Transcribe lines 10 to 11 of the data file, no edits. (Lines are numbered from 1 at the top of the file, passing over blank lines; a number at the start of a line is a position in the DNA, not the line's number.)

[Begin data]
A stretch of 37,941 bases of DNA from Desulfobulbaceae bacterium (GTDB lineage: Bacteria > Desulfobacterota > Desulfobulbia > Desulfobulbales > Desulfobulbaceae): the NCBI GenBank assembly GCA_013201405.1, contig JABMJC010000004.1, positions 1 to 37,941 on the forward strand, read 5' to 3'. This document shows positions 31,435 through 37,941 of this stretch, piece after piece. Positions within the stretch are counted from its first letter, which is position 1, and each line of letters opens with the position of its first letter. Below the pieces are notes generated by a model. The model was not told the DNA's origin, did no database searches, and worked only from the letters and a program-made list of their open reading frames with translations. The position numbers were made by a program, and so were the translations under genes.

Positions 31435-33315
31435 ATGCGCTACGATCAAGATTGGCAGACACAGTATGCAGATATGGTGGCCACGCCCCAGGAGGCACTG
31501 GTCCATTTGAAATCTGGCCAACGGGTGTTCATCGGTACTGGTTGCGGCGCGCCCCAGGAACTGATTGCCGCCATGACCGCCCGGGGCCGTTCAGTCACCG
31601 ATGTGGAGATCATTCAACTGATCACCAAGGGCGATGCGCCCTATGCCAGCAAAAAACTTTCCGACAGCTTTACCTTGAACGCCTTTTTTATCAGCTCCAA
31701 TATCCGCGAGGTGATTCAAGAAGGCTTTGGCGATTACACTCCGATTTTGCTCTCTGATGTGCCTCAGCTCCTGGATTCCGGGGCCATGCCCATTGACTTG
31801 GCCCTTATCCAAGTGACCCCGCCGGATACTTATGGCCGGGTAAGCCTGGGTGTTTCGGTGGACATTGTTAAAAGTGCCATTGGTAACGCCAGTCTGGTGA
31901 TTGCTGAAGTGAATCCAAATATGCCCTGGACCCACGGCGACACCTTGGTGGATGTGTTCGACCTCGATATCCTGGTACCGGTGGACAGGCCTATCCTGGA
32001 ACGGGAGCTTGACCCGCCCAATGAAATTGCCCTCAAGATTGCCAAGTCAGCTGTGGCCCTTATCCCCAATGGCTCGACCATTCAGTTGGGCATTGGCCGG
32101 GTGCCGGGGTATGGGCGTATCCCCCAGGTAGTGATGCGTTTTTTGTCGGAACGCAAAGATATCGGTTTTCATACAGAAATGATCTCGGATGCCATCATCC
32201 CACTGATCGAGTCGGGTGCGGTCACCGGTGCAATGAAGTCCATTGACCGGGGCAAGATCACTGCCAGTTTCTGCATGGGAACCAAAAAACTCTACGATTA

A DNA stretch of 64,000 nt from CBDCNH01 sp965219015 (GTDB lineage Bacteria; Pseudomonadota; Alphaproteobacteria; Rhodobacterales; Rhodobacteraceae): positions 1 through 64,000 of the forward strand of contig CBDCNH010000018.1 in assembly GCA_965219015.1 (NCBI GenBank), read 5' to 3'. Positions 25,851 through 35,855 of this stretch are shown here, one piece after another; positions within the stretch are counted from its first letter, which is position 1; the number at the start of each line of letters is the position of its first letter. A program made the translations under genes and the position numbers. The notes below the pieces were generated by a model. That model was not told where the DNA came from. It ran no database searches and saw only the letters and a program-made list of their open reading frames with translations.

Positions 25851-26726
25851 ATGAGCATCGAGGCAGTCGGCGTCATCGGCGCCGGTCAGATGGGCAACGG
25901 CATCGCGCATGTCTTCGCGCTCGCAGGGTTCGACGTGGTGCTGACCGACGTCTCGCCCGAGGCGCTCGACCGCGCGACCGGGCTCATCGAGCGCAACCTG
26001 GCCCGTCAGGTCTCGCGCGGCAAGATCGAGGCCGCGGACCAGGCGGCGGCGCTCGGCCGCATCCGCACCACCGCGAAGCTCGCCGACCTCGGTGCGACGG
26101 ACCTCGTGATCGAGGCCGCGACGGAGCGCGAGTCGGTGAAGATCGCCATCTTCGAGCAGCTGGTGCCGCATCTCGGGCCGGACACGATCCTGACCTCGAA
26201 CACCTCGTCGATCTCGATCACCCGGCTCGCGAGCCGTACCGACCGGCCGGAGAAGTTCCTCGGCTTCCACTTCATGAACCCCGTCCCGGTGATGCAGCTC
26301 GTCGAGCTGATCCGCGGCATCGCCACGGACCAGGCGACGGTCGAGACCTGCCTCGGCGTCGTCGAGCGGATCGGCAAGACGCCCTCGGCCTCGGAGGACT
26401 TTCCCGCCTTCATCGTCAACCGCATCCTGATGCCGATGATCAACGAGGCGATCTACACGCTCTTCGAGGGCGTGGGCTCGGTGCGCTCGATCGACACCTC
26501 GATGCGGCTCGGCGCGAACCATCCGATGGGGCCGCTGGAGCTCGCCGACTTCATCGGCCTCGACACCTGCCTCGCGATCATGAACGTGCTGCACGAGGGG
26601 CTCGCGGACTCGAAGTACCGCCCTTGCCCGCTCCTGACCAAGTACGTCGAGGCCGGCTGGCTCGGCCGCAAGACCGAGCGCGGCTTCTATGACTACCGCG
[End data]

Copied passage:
32101 GTGCCGGGGTATGGGCGTATCCCCCAGGTAGTGATGCGTTTTTTGTCGGAACGCAAAGATATCGGTTTTCATACAGAAATGATCTCGGATGCCATCATCC
32201 CACTGATCGAGTCGGGTGCGGTCACCGGTGCAATGAAGTCCATTGACCGGGGCAAGATCACTGCCAGTTTCTGCATGGGAACCAAAAAACTCTACGATTA